Friday, March 2, 2012

100 Movies - No. 63: Moon

63. Moon (2009)
Drama, Mystery, Science Fiction, 97 minutes
Directed by Duncan Jones
Starring Sam Rockwell and the voice of Kevin Spacey

Do you remember a time when science fiction movies relied on a strong story rather than showy special effects? That's what Moon achieves. Most of the acting is performed by Sam Rockwell, although he interacts with the voice of Kevin Spacey and a couple of other actors.

The setting is the far side of the moon and Sam Bell (Rockwell) is mining for Helium 3, which supplies 70 percent of Earth's energy needs. His only companion is GERTY (Spacey), who resembles the HAL 9000 computer from 2001: A Space Odyssey. Sam spends his free time working out and carving a model village. He is two weeks away from the end of his 3-year contract and is excited about returning to Earth and seeing his wife and daughter.

One day, while Sam is performing routine maintenance on one of the mining harvesters, he crashes. If you were the only human being within 300,000 miles, that could be quite a problem. But, somehow, Sam wakes up in the infirmary with GERTY explaining that he has suffered an accident. How did GERTY rescue him? Did someone from Earth recover Sam, or was the event dreamed or imagined? Is Sam starting to hallucinate or go crazy after three years of isolation?

There are many subtle audio and visual clues to what is really happening, but you might miss most of them on first viewing. When you know the film's secrets, little details take on additional meaning. Note also how Jones uses what we know about 2001: A Space Odyssey, and the kind of character Spacey usually portrays, to bring us to certain conclusions about GERTY.

We spend the first 28 minutes of the film seeing how Sam lives. At that point, something happens which changes the feel of the entire film. Events start to become much clearer. I'm reluctant to spoil the reveal for anyone who hasn't seen the film, so I'm not going to discuss the plot any further.

Rockwell delivers a wonderful performance as the multifaceted Sam. His isolation reminds me of Cast Away, 127 Hours and I Am Legend. The film examines the psychological effects of being alone and the difficulty in dealing with the outside world when that isolation finally ends. There are also deeper themes such as morality and our fundamental freedom.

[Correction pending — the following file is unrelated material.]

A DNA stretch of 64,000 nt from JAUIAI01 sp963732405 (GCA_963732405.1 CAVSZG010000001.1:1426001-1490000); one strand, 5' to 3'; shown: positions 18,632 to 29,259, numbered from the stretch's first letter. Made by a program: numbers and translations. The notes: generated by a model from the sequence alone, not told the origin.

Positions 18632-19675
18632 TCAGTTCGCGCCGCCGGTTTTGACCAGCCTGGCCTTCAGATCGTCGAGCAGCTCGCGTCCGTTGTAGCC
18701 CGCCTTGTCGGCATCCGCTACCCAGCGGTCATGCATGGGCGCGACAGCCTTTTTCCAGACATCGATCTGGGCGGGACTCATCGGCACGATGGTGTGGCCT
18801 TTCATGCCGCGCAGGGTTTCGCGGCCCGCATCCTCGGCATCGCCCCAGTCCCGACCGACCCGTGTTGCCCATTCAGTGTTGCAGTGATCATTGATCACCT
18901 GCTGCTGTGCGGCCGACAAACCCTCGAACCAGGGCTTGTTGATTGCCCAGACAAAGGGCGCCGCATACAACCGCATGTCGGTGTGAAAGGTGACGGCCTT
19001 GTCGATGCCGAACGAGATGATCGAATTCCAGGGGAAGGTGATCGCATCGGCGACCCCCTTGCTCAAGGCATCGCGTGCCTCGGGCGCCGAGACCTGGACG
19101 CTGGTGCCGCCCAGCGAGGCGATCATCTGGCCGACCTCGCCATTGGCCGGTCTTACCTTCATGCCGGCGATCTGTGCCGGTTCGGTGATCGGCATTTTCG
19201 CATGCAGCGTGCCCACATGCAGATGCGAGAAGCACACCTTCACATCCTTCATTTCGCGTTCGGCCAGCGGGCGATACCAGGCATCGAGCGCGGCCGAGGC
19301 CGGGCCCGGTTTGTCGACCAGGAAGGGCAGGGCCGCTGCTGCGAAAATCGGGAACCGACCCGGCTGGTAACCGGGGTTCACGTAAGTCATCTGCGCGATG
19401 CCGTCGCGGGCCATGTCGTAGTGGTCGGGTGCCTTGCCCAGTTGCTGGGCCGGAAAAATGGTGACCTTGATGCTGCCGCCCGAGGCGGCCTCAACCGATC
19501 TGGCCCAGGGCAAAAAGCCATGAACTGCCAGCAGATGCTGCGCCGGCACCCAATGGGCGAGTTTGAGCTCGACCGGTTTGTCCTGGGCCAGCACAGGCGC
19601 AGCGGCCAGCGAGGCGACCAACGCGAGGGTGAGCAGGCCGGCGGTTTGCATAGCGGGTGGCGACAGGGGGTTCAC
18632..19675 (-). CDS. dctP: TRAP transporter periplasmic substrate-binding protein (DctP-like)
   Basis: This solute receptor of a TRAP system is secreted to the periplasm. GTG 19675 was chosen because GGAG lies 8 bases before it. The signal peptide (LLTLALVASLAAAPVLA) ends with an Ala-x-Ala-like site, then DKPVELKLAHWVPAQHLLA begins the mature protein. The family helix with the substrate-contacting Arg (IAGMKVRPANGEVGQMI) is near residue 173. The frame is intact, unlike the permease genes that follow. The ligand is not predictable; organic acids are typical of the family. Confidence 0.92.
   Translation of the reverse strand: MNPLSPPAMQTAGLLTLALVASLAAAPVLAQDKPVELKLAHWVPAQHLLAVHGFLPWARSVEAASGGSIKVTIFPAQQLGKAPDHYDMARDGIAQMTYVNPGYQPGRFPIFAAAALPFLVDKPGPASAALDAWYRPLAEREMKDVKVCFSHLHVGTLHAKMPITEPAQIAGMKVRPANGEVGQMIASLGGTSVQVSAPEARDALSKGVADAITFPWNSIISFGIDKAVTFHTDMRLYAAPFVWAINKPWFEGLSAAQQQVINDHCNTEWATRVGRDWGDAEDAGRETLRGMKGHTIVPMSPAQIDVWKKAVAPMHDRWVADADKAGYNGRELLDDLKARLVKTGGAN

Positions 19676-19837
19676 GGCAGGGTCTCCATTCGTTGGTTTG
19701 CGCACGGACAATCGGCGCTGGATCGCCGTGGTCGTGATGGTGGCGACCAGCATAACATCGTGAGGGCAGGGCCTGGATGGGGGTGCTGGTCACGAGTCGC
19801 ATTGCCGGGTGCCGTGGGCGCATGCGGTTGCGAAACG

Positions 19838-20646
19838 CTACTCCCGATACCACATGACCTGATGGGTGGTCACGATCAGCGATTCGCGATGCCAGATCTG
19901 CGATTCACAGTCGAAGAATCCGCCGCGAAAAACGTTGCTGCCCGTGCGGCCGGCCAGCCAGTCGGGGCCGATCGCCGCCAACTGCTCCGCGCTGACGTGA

When I look at the 2010 Oscar nominees, I have to wonder how District 9 was nominated ahead of Moon. It's also surprising that Rockwell missed out on a Best Actor nomination.

The budget was just $5 million, and the film looks incredible when you consider how little was spent. At no time did I think anything looked unconvincing or that I wasn't on the Moon. Clint Mansell's score was also noteworthy and set the mood perfectly. Moon is told in such a subtle way, but the tension slowly builds and creeps up on you. It's a very intelligent piece of writing by Director Duncan Jones.

If you enjoy classic science fiction and good acting, Moon is worth checking out.

If you like Moon:

Duncan Jones was given a $32 million budget for his next film, Source Code. It's a science fiction thriller starring Jake Gyllenhaal, Vera Farmiga and Michelle Monaghan. It shares some of the themes present in Moon, such as freedom, morality, and key female characters appearing on a screen. Both films will make you think and the scripts are always intelligent. If Duncan Jones continues to progress at this rate, he could become the next Christopher Nolan. It's so refreshing to watch good science fiction that doesn't rely solely on special effects.

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  1. Nice review. Haven't seen Moon yet (although I'm planning to) but really liked Source Code.

  2. I would be shocked if you didn't enjoy Moon. Sam Rockwell gave an amazing performance.